Toyota Warns Customers of Data Breach Exposing Personal, Financial Info

Cyber Security Threat Summary:
Toyota Financial Services recently warned its customers about a data breach, where actors were able to gain unauthorized access to some of its systems in Europe and Africa, allowing the actors to steal sensitive personal and financial data. Medusa ransomware has claimed responsibility for the attack, demanding a 8 million ransomware be paid in exchange for the data stolen. This includes associated customer names, residence addresses, contract information, lease-purchase details, as well as IBAN bank details. Considering that the data has been leaked on the group’s site, it’s likely Toyota did not negotiate ransom payments.

Security Officer Comments:
As of writing, it’s unclear how many customers were impacted. Toyota says it is still investigating the full scope of the attack and that there is a possibility that the actors likely accessed additional information. With customer details being accessed, this poses the possibility for cybercriminals to launch targeted social engineering and phishing attacks to gain more information. As such impacted victims should be on the lookout for phishing emails and potential identity theft attempts and report suspicious activity to law enforcement authorities.

Suggested Correction(s):
Backup your data, system images, and configurations, regularly test them, and keep the backups offline: Ensure that backups are regularly tested and that they are not connected to the business network, as many ransomware variants try to find and encrypt or delete accessible backups. Maintaining current backups offline is critical because if your network data is encrypted with ransomware, your organization can restore systems.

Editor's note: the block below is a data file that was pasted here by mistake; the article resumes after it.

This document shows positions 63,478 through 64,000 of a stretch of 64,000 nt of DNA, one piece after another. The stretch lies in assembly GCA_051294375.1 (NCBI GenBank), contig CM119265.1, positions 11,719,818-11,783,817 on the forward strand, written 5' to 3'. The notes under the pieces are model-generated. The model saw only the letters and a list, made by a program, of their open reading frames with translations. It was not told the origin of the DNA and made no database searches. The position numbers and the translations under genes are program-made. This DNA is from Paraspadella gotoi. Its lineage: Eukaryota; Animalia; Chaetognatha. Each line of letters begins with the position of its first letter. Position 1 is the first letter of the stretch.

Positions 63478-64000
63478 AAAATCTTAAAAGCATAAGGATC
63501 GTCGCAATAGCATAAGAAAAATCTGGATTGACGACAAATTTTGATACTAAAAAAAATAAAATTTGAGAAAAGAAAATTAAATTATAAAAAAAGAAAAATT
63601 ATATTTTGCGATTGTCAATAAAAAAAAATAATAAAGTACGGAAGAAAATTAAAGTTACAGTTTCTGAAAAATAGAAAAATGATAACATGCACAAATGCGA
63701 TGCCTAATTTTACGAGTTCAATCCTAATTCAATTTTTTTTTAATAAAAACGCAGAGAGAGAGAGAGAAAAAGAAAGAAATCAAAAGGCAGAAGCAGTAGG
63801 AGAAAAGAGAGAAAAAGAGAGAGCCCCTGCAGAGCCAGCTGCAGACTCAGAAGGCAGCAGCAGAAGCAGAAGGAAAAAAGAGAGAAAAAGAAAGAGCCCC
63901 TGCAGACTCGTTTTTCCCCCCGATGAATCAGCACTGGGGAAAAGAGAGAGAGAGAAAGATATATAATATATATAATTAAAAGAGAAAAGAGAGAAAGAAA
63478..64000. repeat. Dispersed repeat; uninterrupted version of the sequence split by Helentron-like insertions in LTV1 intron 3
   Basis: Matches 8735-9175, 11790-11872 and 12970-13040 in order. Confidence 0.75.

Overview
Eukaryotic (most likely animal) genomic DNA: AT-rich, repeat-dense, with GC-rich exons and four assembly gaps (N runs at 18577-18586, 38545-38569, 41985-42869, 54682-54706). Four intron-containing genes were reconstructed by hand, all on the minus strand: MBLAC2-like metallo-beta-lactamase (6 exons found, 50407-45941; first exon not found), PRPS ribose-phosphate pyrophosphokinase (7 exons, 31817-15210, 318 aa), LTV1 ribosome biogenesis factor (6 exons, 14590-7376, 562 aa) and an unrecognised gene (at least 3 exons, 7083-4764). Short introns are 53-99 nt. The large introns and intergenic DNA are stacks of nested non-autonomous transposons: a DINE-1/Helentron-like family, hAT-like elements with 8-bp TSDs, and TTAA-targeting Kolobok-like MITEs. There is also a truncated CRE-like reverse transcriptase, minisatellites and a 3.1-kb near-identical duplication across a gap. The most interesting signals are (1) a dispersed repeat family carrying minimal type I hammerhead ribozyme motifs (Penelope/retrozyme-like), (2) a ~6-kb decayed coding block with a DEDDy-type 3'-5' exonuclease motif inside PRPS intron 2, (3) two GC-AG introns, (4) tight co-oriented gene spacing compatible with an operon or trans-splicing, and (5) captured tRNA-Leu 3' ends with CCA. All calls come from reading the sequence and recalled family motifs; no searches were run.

Update and patch systems promptly: This includes maintaining the security of operating systems, applications, and firmware in a timely manner. Consider using a centralized patch management system; use a risk- based assessment strategy to drive your patch management program.

Test your incident response plan: There's nothing that shows the gaps in plans more than testing them. Run through some core questions and use those to build an incident response plan: Are you able to sustain business operations without access to certain systems? For how long? Would you turn off your manufacturing operations if business systems such as billing were offline?

Check Your Security Team's Work: Use a 3rd party pen tester to test the security of your systems and your ability to defend against a sophisticated attack. Many ransomware criminals are aggressive and sophisticated and will find the equivalent of unlocked doors.

Segment your networks: There's been a recent shift in ransomware attacks – from stealing data to disrupting operations. It's critically important that your corporate business functions and manufacturing/production operations are separated and that you carefully filter and limit internet access to operational networks, identify links between these networks and develop workarounds or manual controls to ensure ICS networks can be isolated and continue operating if your corporate network is compromised. Regularly test contingency plans such as manual controls so that safety critical functions can be maintained during a cyber incident.

Train employees: Email remains the most vulnerable attack vector for organizations. Users should be trained how to avoid and spot phishing emails. Multi Factor authentication can help prevent malicious access to sensitive services.